Thursday, 4 March 2010
Devon winters can be hard work. No, it's not the coldest corner of Britain. It's not the darkest. But I do believe it is the wettest part of the British Isles. Perhaps not in terms of total precipitation, but certainly in that damp feeling that permeates every corner of the home, pervades the air and penetrates the bones. From November to May, it can be very difficult to warm up. You know things are bad when you have to scrape the ice from the inside of the car's windows.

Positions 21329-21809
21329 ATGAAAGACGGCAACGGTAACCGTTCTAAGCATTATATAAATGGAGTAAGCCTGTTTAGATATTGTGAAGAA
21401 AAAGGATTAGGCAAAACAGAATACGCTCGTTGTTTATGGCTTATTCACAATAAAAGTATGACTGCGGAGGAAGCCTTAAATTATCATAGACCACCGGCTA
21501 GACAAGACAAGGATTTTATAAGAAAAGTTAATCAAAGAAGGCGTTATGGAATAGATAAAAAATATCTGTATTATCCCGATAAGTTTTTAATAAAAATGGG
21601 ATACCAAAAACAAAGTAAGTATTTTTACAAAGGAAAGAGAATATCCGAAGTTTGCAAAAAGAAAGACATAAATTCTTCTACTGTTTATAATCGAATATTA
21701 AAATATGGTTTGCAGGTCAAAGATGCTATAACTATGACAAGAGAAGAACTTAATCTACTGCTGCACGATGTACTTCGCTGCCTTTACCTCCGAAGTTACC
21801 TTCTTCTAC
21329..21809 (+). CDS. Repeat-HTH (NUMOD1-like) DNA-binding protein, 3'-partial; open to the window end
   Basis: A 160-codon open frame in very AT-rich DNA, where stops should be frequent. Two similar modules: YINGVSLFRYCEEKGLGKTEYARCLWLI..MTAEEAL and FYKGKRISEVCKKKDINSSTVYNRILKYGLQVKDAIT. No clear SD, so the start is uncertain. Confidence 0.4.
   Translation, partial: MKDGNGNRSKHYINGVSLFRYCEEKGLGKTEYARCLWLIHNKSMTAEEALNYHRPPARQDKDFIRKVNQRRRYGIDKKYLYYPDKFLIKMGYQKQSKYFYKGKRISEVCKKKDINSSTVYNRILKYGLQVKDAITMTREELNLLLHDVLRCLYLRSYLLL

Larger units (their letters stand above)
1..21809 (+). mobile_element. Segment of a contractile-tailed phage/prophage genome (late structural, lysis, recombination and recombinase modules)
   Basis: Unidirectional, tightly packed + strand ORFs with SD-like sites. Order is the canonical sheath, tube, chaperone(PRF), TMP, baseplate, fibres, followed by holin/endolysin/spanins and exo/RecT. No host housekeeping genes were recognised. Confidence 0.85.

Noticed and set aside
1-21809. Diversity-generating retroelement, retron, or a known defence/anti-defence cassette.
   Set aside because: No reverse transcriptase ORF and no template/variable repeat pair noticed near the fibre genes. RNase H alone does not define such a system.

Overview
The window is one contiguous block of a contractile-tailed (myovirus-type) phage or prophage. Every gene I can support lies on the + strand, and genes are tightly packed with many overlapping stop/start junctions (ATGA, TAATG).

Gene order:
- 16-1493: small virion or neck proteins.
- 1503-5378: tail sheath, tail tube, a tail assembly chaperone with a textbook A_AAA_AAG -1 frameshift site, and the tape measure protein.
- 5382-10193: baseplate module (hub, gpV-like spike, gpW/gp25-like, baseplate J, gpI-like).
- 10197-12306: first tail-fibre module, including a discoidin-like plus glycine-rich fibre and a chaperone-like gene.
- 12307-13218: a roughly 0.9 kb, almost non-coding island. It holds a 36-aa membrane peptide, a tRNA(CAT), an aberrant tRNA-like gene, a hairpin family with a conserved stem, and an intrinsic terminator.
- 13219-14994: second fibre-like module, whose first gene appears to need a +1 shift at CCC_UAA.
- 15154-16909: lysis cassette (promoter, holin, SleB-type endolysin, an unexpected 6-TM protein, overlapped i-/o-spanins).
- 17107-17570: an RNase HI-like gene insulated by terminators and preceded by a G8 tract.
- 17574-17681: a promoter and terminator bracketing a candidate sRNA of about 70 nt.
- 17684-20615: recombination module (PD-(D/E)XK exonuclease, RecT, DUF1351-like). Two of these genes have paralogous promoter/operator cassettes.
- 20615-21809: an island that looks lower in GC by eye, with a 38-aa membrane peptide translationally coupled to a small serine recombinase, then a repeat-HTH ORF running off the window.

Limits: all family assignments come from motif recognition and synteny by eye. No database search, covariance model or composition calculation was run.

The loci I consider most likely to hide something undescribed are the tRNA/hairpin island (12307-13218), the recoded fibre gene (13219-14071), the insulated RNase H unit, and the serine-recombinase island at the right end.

Devon winters (and springs and autumns) are full of mud. And this isn't just any old mud. No sir-ee. We're talking Devon red clay. Mud that stains your fingers with its ferrous goodness. Bright orange, sticky smears that insist on immediate removal and washing of anything they sully. The ground here stays wet for many months. The clay greedily holds on to every drop of moisture, and the sun is neither high enough in the sky nor present with enough frequency to encourage evaporation.